Better Ballots for a Better City Council
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Better Ballots for a Better City Council

Illustration by Brian McLachlan/Torontoist.

On Monday, just as hopefuls began filing their papers to run in the October 2010 municipal election, the Better Ballots Initiative launched its website. The initiative aims to spark a dialogue on how to make Toronto’s City Council elections more relevant, effective, fair, and participatory.

According to the group’s leader, long-time civic activist Dave Meslin, the city is not being properly represented by Council. In a recent blog post, Meslin wrote that “By any measure, our city elections are failing us. Voter turnout is astonishingly low, turnover of Councilors is extremely rare, and our Council is surprisingly white and male for a city that allegedly prides itself on its diversity.” Better Ballots wants to explore ways to more fairly reflect the city’s populace, starting with reform to the electoral system.
Like provincial and federal elections, Toronto uses the First Past the Post (FPTP) system, which rewards the candidate who has more votes than all the others. But Meslin told us that FPTP is a misleading term: “There actually is no post you have to pass. It should be called first to the post,” he said. Often, candidates for Council will win their seat with less than 30% of the total ballots cast—making the fact that they got more than the other hopefuls less than compelling.
Meslin says Better Ballots is not advocating for any one replacement of the FPTP system, but wants to get the discussion going on a variety of possible alternatives. One option the group is considering is ranked ballots, where voters rank their choices, and if no candidate achieves a majority then the candidate with the least votes is automatically dropped off and their votes are reallocated to the second choice listed on the ballot; this is called an Instant Runoff and continues until someone wins a majority. Another possibility is the Single Transferable Vote, a system that uses multi-member districts and ensures proportional results. It uses a ranked ballot and is similar to an Instant Runoff, except that it also has a mechanism where candidates can achieve a “surplus” vote that is proportionately transferred to other candidates, based on voters’ ranked choices.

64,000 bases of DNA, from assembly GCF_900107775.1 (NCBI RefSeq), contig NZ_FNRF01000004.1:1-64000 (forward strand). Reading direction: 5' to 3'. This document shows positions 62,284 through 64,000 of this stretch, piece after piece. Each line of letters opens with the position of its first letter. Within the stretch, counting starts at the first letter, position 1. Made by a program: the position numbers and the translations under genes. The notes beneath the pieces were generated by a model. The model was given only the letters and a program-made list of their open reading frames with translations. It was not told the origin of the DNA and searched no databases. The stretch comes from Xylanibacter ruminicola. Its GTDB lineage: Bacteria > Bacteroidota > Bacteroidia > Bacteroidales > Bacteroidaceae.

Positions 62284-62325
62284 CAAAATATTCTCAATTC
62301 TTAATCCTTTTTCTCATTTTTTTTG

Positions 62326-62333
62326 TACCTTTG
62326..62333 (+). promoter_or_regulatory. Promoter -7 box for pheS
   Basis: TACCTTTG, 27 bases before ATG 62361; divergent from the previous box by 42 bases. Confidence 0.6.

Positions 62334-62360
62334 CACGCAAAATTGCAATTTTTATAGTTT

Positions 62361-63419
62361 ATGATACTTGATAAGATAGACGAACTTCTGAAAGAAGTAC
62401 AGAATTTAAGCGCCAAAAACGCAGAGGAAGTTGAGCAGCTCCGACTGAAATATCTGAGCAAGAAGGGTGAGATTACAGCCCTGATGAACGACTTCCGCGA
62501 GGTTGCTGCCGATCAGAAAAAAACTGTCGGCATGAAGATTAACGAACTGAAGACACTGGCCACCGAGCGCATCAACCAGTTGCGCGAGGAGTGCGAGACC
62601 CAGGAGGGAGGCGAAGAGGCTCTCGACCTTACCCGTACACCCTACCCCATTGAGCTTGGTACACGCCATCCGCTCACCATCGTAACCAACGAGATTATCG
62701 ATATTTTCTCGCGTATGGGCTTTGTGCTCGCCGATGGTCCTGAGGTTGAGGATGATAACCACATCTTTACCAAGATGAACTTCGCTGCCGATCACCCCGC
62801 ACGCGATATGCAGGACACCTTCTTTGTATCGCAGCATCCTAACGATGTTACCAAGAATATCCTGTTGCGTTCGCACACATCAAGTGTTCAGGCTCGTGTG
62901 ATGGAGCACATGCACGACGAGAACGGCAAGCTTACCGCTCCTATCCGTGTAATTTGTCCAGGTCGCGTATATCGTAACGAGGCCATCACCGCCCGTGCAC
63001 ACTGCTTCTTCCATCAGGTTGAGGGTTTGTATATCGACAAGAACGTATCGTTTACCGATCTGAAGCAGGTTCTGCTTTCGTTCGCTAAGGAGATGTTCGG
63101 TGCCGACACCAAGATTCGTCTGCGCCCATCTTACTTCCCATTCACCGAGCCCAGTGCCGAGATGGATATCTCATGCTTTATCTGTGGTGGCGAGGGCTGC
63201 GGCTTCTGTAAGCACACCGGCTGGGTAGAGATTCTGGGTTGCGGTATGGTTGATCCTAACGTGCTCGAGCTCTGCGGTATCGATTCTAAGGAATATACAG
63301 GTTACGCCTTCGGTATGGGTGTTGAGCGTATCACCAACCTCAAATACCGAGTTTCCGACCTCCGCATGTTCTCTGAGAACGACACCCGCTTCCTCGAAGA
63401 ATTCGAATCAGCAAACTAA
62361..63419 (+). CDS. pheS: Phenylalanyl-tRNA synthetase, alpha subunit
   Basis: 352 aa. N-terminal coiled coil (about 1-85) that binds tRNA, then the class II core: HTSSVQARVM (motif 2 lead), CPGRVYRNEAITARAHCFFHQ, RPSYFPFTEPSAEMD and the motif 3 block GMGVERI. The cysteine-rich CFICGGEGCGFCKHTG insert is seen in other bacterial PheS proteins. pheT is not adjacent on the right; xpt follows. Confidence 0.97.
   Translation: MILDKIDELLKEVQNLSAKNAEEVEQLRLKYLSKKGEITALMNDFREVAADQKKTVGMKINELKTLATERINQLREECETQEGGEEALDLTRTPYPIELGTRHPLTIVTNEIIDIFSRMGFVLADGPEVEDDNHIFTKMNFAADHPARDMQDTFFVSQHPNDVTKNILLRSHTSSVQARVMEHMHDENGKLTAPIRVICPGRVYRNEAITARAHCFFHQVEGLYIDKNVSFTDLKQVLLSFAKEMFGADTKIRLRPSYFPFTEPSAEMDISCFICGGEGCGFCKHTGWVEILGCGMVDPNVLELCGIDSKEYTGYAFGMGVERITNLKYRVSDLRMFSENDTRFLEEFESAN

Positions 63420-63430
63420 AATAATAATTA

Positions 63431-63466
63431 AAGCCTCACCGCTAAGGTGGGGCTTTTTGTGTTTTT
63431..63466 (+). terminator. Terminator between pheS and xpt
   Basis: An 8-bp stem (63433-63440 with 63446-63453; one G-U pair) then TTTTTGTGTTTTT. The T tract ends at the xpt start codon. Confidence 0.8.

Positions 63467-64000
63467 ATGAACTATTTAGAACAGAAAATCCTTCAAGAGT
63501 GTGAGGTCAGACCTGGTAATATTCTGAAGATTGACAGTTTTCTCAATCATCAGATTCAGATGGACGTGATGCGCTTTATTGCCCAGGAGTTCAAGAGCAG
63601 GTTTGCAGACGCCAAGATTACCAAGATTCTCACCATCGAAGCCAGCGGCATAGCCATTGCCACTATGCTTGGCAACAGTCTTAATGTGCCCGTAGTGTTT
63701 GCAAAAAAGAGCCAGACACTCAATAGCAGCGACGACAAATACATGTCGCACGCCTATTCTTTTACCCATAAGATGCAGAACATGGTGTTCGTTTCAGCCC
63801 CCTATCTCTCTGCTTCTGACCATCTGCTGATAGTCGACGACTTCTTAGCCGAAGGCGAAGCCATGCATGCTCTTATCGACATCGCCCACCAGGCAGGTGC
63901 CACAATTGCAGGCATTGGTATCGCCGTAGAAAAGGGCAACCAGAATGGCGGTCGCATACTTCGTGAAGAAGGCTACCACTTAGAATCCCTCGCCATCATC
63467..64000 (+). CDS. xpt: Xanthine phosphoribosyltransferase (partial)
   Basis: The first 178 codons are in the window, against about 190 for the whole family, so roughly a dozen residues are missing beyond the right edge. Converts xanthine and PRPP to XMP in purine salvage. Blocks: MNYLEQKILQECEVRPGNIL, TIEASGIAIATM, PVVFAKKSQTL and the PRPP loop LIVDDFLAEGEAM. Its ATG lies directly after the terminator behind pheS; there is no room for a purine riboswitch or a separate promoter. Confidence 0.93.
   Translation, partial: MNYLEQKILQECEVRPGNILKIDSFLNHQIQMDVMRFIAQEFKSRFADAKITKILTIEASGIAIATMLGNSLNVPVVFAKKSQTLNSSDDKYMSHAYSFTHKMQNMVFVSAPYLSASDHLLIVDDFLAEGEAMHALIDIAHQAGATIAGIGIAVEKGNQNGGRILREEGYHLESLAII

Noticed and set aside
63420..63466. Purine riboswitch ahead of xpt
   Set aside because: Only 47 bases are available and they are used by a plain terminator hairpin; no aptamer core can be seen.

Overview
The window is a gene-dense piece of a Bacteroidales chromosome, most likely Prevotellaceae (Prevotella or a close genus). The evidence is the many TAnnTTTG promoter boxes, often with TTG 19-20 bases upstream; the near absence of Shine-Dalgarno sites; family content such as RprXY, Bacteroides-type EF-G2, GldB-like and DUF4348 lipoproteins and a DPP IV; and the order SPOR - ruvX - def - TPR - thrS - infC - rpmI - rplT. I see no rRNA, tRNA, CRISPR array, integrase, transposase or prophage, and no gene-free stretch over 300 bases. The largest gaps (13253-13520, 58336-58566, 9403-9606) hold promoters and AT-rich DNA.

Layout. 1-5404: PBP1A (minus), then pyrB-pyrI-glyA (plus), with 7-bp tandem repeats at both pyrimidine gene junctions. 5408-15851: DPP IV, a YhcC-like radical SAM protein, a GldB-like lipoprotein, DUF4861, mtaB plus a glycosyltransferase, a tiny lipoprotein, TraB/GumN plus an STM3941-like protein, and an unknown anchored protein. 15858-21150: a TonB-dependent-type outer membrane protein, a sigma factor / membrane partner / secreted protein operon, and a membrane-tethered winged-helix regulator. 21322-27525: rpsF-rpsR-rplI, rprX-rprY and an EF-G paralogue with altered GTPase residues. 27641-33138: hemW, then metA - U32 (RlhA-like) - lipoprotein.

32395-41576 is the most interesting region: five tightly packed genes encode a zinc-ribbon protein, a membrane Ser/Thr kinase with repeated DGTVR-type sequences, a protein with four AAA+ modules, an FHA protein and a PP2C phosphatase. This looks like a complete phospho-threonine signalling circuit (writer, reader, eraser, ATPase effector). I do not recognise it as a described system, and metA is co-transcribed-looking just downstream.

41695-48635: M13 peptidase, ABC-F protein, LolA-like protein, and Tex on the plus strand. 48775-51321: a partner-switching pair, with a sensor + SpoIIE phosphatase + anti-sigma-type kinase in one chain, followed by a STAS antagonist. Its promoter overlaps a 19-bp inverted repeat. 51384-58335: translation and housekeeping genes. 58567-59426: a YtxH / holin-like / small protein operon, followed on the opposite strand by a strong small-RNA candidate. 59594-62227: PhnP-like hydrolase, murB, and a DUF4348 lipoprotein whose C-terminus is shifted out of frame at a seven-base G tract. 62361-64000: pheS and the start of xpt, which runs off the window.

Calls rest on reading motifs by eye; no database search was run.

Another interesting way to make representation fairer, Meslin explains, is to have Borough Councils as they do in cities like Montreal. In this system, Toronto would still have a mayor and council, but subdivisions—or boroughs—of the city would also have their own mayor and council, recognizing the diversity and autonomy of Toronto’s many regions. Meslin pointed out that the divisions could be based on pre-Megacity lines.
Implementing municipal term limits and having a local party system independent from the provincial or federal parties are other ideas involved in the dialogue.
Better Ballots came out of the Toronto City Summit Alliance, a multi-issue activist group, but has always maintained its independence. It prides itself on being bi-partisan, inclusive, and diverse; what unites the people behind it is their advocacy for change. While reform is unlikely by the time Torontonians go to the polls later this year, Meslin aims to keep the discussion around how we vote going in the years to come.
The Better Ballots Initiative will be hosting a series of public forums on voting reform across the city this spring. Sign up for updates here.